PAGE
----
Indian Subcontinent Student Association to host first Baylor Baraat

By Olivia Eiken | Staff Writer

Baylor’s Indian Subcontinent Student Association (ISSA) will be hosting their first mock shaadi, “Baylor Baraat,” from 7 to 9 p.m. on November 11 on the 5th floor of Cashion Academic Center.

ISSA is a South Asian multicultural club, founded with the goals of connecting students with fellow South Asians, finding a community on campus and further learning more about South Asian culture. ISSA allows South Asians to celebrate their culture, but it also spreads the culture to others who may not be familiar with it. They hold many events on campus celebrating different South Asian traditions such as Diwali, Holi and their statewide cultural showcase of Gateway to India.

The term Baraat” is used to describe a festive occasion of South Asian customs, traditions and culture. Essentially, Baraat is a gathering of friends and family to celebrate a loved one with the coupling of delicious food and extravagant dancing.

Dublin, Calif., junior Ishita Bakshi serves as president of ISSA. Bakshi said energy and vibrancy are what one should expect if they are unfamiliar with the nature of traditional South Asian celebrations.

“Expect to see South Asian attire, dances, music, cuisine and cultural activities,” Bakshi said. “It is a rich celebration of vivid colors and traditions and truly just a small glimpse into the South Asian culture.”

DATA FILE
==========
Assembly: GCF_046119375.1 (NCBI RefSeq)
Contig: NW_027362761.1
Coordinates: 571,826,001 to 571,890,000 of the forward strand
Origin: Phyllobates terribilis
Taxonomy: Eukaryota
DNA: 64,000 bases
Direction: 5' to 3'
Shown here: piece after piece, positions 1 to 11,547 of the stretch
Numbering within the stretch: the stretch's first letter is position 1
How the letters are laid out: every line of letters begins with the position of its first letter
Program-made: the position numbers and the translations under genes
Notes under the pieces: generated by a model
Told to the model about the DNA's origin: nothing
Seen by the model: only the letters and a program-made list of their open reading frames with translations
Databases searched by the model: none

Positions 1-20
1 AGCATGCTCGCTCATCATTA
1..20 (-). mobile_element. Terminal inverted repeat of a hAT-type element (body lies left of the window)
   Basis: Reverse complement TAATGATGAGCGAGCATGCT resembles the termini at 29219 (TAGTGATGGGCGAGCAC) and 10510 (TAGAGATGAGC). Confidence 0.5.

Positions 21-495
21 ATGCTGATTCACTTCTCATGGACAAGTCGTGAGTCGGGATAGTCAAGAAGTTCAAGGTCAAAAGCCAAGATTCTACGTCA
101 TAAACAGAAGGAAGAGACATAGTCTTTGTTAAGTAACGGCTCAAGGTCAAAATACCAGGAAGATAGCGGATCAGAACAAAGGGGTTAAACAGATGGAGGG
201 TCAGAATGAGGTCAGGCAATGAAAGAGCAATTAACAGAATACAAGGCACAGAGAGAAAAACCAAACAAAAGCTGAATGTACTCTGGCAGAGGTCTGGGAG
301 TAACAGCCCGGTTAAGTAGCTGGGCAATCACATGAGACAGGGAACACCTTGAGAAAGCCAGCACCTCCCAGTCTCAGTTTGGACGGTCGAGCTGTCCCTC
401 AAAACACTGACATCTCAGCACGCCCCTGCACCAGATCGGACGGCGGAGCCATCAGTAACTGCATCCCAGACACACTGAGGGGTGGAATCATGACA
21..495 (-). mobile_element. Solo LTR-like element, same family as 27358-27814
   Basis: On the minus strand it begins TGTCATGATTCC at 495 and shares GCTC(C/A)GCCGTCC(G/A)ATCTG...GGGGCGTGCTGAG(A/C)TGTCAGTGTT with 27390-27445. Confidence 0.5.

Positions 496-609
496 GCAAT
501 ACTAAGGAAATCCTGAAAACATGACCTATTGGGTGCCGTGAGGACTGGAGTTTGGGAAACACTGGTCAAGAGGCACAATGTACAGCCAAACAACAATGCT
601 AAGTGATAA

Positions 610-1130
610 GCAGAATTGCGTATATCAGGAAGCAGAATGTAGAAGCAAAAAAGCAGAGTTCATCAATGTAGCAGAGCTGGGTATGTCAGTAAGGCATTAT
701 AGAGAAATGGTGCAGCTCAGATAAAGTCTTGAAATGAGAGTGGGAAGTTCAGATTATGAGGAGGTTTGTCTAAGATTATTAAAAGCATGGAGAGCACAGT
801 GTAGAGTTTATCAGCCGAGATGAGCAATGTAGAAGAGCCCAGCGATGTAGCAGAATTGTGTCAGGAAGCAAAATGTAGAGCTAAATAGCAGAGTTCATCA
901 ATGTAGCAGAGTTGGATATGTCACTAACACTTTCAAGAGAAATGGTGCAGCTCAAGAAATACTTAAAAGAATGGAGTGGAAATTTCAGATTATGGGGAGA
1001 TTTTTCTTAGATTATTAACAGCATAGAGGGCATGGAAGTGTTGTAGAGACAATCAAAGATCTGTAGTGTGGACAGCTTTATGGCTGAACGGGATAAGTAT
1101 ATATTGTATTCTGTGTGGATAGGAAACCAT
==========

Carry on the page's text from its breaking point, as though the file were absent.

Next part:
Hosting events like Baylor Baraat on campus is crucial to fostering community among all students, faculty and staff.

Los Angeles junior Shreya Patel currently serves as treasurer of Kappa Phi Gamma, the first South Asian interest sorority. Patel said she believes that promoting and allowing space for culturally-rich events strengthens one’s educational foundation.

“It’s vital for promoting diversity, fostering understanding and nurturing a sense of inclusivity among students and faculty,” Patel said. “These events contribute to a broader educational experience and prepare students to become global citizens with a deep appreciation for different cultures and perspectives.”

Bakshi and Patel agreed that one of the best ways to foster that sense of understanding and community is by encouraging people that are not South Asian to attend with an open mind and the desire to experience something they previously haven’t.

“People that aren’t South Asian should definitely attend. It never hurts to learn more about other traditions and values,” Patel said. “The population of South Asian cultures on campus is growing each year, so by others attending, we can continue to create a more globally-aware campus environment.”